Dave Jones (not his real name) appears calm and accomplished. A Wyoming native who grew up loving the ranch life, he now owns his own business in South Salt Lake, teaching workplace safety to those who work in dangerous professions. But his ready sense of humor and the fact that he has a close extended family and many friends belies his hidden turmoil. Away from work, his recent years have been filled with stress and strife. More than anything, Jones wants to be a father to his children and feels devastated that he hasn’t seen them in almost two years.
Flying home on a red-eye June 18, 2011, Jones anticipated a Father’s Day lunch with his children the next day. But there was no answer when he called his ex-wife’s home Sunday morning. She eventually dropped the children off for a visit that lasted just two hours before she picked them up again.
That Father’s Day lunch in 2011 was the last time he saw his daughter. A four-hour counselor-facilitated visit is the only time he’s seen his son since.
Jones believes his kids are experiencing parental alienation, which occurs when one parent tries to turn a child against the other parent through bad-mouthing, casting him or her in a negative light and making the child feel guilty for wanting to spend time with—or even loving—that parent. Jones says his ex-wife, Sharon, has turned his kids—Jeremy, 14, and Melissa, 16—against him to the point where they now want nothing to do with him.
[Editor’s note: In consideration of the children’s privacy, the real names of Dave Jones, his wife and his two children have not been used.]
A month after the abbreviated Father’s Day visit, Jones went to Sharon’s house to pick up the kids. She met him in the driveway and said she was not going to let the kids go with him. He said she then demanded to know who he went to Hawaii with. (Jones says he went to Hawaii on business the month before.) She then said the kids didn’t want to go with him because they were afraid of him. Exasperated, he asked what she thought he should do with the situation. She replied, “It really sucks to be you right now.”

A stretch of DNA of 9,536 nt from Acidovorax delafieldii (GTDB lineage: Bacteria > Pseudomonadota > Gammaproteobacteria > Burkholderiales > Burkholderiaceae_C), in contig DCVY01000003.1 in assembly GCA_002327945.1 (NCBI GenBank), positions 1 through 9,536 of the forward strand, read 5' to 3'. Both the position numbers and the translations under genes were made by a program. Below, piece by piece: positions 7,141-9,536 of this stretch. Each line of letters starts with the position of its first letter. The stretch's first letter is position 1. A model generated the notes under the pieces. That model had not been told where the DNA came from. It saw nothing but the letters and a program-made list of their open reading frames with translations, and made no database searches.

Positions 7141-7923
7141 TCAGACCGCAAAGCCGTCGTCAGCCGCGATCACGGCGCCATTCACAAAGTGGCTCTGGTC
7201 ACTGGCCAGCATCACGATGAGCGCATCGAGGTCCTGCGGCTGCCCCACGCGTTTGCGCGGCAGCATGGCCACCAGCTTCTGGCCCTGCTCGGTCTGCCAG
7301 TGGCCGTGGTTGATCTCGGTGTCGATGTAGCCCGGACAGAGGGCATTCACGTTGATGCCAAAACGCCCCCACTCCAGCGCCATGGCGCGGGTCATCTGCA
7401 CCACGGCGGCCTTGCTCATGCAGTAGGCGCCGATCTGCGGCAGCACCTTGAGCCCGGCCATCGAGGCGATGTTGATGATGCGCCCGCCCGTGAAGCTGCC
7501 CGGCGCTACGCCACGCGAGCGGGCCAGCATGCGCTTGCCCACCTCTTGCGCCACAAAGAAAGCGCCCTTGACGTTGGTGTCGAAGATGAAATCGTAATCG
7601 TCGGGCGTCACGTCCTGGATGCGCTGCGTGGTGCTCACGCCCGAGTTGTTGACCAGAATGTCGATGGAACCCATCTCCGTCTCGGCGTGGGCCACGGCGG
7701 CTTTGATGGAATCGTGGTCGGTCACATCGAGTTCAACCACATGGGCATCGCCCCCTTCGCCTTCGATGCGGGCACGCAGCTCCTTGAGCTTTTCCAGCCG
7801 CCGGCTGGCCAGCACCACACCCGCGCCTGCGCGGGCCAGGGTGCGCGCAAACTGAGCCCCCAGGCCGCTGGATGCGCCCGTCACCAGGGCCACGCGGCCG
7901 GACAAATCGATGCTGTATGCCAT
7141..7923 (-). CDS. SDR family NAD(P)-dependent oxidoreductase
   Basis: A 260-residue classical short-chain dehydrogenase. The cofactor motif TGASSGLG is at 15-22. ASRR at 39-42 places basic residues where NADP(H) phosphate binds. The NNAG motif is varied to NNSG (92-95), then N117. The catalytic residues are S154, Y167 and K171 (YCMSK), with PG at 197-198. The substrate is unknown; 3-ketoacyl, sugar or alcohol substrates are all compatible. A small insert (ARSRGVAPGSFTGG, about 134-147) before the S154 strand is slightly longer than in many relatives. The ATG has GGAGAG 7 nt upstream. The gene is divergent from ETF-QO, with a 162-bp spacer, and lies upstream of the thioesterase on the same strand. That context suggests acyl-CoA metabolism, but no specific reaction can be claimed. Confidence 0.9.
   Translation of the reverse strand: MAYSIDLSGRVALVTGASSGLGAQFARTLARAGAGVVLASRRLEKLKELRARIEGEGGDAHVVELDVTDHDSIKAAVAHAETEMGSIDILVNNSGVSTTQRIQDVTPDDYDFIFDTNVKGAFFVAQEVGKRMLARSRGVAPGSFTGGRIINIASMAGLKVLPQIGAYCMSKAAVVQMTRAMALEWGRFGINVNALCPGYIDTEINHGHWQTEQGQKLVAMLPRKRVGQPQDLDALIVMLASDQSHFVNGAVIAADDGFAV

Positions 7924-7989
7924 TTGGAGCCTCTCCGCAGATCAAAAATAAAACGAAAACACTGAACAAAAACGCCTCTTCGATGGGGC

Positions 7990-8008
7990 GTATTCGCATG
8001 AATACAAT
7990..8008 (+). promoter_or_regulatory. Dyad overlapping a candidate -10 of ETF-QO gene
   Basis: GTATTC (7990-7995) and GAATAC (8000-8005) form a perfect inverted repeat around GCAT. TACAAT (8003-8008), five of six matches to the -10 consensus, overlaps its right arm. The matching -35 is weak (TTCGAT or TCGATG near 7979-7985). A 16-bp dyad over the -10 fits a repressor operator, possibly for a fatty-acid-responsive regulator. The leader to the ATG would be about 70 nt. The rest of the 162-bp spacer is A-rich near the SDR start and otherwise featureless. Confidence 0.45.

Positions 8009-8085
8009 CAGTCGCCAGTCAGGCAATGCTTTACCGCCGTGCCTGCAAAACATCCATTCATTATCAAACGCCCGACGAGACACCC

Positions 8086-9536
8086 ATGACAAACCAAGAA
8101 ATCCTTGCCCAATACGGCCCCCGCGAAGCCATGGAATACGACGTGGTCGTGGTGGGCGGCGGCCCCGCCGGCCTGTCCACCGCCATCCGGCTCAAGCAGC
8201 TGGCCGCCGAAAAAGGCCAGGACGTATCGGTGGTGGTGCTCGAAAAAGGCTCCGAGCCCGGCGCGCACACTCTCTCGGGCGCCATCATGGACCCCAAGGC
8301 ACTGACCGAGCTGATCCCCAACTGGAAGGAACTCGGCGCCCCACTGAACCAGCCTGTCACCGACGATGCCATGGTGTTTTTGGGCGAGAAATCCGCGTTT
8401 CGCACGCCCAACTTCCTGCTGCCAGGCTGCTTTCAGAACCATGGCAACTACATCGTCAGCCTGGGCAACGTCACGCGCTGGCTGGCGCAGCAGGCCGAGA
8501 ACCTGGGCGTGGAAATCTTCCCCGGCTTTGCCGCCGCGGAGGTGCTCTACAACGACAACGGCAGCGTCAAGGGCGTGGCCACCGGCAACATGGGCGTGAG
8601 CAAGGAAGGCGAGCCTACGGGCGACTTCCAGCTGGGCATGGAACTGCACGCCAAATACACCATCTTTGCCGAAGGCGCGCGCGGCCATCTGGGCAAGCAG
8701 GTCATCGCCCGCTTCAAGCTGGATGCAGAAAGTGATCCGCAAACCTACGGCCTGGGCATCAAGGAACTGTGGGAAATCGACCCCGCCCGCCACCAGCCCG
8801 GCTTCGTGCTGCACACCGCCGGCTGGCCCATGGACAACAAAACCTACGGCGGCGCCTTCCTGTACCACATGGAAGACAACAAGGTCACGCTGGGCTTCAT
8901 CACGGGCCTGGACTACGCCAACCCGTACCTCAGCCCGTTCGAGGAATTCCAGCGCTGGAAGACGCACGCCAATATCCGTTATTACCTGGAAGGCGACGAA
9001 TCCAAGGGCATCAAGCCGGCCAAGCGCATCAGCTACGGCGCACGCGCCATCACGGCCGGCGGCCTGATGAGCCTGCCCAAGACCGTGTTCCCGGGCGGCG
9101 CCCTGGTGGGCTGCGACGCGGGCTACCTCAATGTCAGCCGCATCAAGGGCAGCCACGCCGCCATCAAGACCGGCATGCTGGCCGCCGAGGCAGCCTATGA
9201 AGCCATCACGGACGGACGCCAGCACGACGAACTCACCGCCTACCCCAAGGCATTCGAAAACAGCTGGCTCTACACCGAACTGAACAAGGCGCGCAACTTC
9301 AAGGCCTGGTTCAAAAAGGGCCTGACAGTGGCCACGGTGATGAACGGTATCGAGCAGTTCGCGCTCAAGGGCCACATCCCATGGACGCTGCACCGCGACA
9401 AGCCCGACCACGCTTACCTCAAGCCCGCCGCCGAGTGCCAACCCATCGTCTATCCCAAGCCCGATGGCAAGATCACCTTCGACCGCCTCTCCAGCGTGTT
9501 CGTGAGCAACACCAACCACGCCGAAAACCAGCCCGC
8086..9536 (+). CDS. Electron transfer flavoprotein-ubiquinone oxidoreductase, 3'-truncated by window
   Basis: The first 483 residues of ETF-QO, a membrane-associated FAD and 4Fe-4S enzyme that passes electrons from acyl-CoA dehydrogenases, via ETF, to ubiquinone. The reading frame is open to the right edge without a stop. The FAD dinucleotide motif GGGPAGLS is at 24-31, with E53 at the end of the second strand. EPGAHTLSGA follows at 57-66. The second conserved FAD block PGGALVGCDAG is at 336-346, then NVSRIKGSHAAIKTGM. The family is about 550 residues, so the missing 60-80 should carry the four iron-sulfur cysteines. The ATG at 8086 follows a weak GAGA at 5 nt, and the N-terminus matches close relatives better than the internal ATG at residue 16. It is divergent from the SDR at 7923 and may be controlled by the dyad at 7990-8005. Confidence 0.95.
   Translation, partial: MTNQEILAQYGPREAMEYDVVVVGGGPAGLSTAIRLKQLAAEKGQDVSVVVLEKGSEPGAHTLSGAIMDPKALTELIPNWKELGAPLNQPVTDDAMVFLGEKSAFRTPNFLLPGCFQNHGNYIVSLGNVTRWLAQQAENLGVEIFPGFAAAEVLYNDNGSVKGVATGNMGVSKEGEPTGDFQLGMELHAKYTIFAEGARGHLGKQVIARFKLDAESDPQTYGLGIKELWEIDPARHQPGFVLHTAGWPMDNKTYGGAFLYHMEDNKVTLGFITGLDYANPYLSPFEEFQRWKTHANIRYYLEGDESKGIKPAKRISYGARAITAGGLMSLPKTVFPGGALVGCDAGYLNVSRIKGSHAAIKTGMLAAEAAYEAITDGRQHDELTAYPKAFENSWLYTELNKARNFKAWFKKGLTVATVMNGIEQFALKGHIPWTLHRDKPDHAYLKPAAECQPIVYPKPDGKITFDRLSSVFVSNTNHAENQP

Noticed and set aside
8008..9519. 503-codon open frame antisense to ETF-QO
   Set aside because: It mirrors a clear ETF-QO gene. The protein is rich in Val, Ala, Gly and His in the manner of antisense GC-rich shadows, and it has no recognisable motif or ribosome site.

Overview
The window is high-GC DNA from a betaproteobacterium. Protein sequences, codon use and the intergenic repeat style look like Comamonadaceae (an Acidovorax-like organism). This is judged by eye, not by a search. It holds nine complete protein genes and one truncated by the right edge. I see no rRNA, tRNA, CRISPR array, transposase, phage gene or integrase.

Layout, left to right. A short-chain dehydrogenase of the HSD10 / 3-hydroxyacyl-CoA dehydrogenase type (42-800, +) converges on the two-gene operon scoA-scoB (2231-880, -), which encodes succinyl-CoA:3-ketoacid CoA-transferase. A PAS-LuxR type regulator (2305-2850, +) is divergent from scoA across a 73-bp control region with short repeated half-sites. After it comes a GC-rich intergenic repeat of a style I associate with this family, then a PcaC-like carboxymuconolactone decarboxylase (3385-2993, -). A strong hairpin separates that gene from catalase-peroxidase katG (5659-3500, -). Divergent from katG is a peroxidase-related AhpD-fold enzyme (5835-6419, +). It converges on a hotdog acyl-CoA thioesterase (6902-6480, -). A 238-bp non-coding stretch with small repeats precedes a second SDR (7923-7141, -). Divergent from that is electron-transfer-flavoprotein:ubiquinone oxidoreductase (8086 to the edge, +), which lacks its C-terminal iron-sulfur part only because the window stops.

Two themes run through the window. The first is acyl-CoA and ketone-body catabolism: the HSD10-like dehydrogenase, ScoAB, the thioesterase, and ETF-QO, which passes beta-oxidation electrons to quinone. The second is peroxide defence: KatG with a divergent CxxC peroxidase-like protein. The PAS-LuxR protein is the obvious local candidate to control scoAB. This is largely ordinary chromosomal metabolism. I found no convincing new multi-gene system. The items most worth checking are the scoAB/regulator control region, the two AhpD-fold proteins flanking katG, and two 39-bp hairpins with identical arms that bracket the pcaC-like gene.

Although Jones’ 2010 divorce decree specifies his visitation as every Tuesday night and every other weekend and holiday, he says that’s never happened.
“I am heartbroken that they are growing up, and I am not a part of their lives,” Jones says. “My son caught his first fish with someone else.”
Jones says he understands his kids’ divided loyalty. “I know how manipulative this lady can be. If I was in [my kids’] shoes, I don’t think I would do anything different,” he says. He believes his kids are thinking, “I can either stay with my mother and do whatever she says, or go with my dad and get my mother’s wrath when I get back.”
The 57-year-old local businessman says he pays 76 percent of his children’s support, 50 percent of their medical expenses and his son’s entire private-school tuition. He also says he’s spent more than $10,000 trying to see his kids. He’s hired attorneys, counselors and a “special master”—a court-designated professional who acts to assist divorced families in conflict. He’s been told he can enlist the help of police to enforce visitation, but feels that would make the situation worse.
Jones says that Utah’s treatment of divorced fathers and mothers is highly unequal. “If I didn’t pay my child support, they would take my driver’s license, garnish my wages and maybe throw me in jail,” he says. But there has been no penalty for his wife continuing to keep the kids away from him.
Chris Wharton, a Salt Lake City attorney whose practice focuses on family law and criminal defense, says that the conflict is not so much an issue of mother versus father, but an issue of custodial versus noncustodial parent. “The custodial parent has the advantage,” he says.
Wharton has two cases pending in litigation where alienation is taking place. He says that alienation is not uncommon in cases of high-conflict divorce or separation, especially when children are in their preteens or teens. At that point, he says, it’s easy for the alienating parent to tell the other parent that their child doesn’t want to see him or her.
Typically, Wharton says, the noncustodial parent doesn’t force the issue “because he is concerned that if he continues to push the order in court, it is going to drive the children away even further. The more that he defers, the more time goes by since the children have seen him, and the more difficult it is to resume a more normal, meaningful parent-time visitation schedule.”